Wednesday, March 20, 2019

Walking with the Olympus

Maggie Pond frozen - ski area in background - base of Peak 9

Earlier in the week, I went into town for a haircut.
I decided to have a walkabout before the appointment.
I put the 17mm pancake on the Olympus and took it along.

Saint Mary's Catholic Church - taken from deck of Community Center

I haven't used the DSLR much this winter.
The pancake lens is so light that I barely know I'm carrying a camera.
However, when I'm exercising on the trails, it gets in the way.
The iPhone is just so easy.

Blue River stilled under ice and snow

However, I like the photos the Olympus produces.
It makes me feel like a "real" photographer.
I also like the heft of it in my hands.

walkway along the Blue River

We have so much snow on the ground.
We're in a melt/freeze cycle now and footing is treacherous.
Unfortunately, I can't use my Yaktrax in town because surfaces vary so much.
Sometimes there's ice or snow on the walkway, other times it's clear.

metal sculpture, Riverwalk

I must watch my step and walk carefully so I don't fall.
I feel like a very old woman as I creep slowly across ice and packed snow.
Well, I guess I AM an old woman!

deck seating, Community Center

Someday, it will be summer.
But, not for a long while...

Bob got good results from his first blood test since starting treatment for his cancer.
We feel relieved - thank you to all who offer us positive thoughts and prayers.
There is no control over the future.
We live fully day by day.

There is always One Good Thing.

(comments closed)

Saturday, March 9, 2019

Snow and More Snow

For 5 days, a heavy, wet snow fell until it measured over 5' (1.5 m).

The tractor and Bob had continual plowing chores.

Snow loaded the trees and plopped like weighted pillows when the wind blew.
The air sparkled with falling and blowing snow.

The banks off our deck towered over the rail. 
Bob could no longer shovel snow over the banks.

He had to first shovel the banks out into the yard before removing more snow.
It's difficult, tiring work.
He labors hard at 74.
(Even with a diagnosis of cancer.)
Finally, we found a young, strong worker to hire.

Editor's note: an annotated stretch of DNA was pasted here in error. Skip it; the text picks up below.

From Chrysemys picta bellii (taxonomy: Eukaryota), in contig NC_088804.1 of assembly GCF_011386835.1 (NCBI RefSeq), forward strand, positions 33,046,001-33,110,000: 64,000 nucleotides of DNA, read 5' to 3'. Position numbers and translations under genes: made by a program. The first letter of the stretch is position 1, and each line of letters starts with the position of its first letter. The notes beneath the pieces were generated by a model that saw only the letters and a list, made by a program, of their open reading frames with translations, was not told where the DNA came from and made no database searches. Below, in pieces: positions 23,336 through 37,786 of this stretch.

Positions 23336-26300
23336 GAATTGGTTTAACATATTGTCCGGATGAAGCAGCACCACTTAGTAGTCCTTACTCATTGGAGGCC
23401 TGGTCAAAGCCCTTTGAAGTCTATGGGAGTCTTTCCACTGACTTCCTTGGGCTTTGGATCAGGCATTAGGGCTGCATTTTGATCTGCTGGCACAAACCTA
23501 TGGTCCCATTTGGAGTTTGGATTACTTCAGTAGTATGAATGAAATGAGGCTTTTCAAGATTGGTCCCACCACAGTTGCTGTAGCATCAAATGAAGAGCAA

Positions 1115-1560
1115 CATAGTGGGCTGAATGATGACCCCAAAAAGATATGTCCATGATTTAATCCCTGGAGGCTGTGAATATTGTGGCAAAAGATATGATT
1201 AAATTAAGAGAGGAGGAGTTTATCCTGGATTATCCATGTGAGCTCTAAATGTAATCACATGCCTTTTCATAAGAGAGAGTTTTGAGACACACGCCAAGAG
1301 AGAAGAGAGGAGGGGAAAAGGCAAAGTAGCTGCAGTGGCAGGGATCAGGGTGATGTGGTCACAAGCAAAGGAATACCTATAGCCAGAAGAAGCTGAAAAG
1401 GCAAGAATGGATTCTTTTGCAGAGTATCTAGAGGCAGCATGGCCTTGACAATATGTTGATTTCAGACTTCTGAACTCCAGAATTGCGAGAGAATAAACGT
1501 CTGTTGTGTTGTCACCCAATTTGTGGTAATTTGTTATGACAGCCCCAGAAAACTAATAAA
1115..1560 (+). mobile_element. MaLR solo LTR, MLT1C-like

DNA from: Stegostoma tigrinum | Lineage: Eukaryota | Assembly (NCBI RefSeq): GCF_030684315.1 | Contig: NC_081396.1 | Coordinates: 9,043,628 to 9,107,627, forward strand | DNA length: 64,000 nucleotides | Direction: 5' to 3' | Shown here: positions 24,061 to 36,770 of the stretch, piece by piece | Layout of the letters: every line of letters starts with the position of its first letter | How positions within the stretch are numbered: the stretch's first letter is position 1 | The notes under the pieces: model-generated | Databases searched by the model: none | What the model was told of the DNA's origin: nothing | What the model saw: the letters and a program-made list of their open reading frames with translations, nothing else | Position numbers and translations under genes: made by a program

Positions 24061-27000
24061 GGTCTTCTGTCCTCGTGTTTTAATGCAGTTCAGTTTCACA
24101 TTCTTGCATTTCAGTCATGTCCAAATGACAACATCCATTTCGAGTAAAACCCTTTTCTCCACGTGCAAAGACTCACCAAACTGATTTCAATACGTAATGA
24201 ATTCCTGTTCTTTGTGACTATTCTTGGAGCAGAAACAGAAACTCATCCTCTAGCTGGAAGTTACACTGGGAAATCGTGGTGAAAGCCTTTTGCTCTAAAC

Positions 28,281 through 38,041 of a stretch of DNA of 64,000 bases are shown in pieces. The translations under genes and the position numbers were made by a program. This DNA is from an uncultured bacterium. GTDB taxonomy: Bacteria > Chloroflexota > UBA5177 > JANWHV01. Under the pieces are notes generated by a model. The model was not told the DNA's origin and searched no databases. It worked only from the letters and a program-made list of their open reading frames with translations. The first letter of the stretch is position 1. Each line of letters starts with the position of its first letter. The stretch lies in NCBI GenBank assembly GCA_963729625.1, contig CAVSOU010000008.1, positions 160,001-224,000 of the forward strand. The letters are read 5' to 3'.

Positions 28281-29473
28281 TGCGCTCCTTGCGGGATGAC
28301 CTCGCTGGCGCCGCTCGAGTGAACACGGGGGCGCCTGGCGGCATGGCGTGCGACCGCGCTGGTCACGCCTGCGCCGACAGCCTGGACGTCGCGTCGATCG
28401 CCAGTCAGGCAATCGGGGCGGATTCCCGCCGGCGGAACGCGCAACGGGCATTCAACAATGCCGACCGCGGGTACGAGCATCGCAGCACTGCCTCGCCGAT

He'll come tomorrow and continue shoveling plus raking the roof.
I'm sure Bob will supervise!

Our tree nymph, Waldo, likes the snow and cold.
He continues to smile.
(However, he does no work...)

My One Good Thing today is a beautiful abundance of white.

(comments closed)

Friday, March 1, 2019

Listen to the Silence

We woke this morning to white.
Snow fell during the night and continued falling all day.
Bob left early to downhill ski with a friend.
I sat in front of the fire sipping coffee and reading a book.

Sometimes, I can find excuses not to exercise outside -
too cold, too windy, too snowy.

Luckily, I know that within 10 minutes of starting up the trail I'm happy to be in the forest.

I follow a winding path of fox tracks nearly erased by new snow.

At some places I have to bend low and do the limbo to pass under laden pines.

I greet a small family of trees huddled together in their white world.

When I come to a cross trail, I have to decide  - turn or go straight?
Since I'm alone breaking trail, I decide the shorter straight ahead route is better.

It's very quiet in the forest with snow swirling all around me.
Even my skis don't make their usual squeaking/moaning sounds.
They're muffled under snow that covers my boot.
I feel both calmness and elation as I glide homeward.
My surroundings are a gift that I never tire of receiving.

My hope is that you have a place that gives you peace and joy.
The purity of snow is my One Good Thing today.

(comments closed)

Wednesday, February 27, 2019

Sit/Stand Exercise

I'm trying to keep fit in my old age.

It's suggested that a measure of fitness at any age is if a person can lower him/herself to the floor and get back up again without using hands, arms, or knees as supports. If you can do this simple exercise, you have a strong musculoskeletal foundation which is a predictor of good health. 
(If you Google sit/stand test, you'll get a million hits.)

I'm unable to do it, much to the delight of 6 year old Sam who gets up and down without any problem at all (even when giggling the whole time).  However, I'm practicing daily, so maybe I'll be successful at some point. I can sit down on a 7" (17 cm) step quite easily and rise again with no problem. 
I practice doing this several times a day.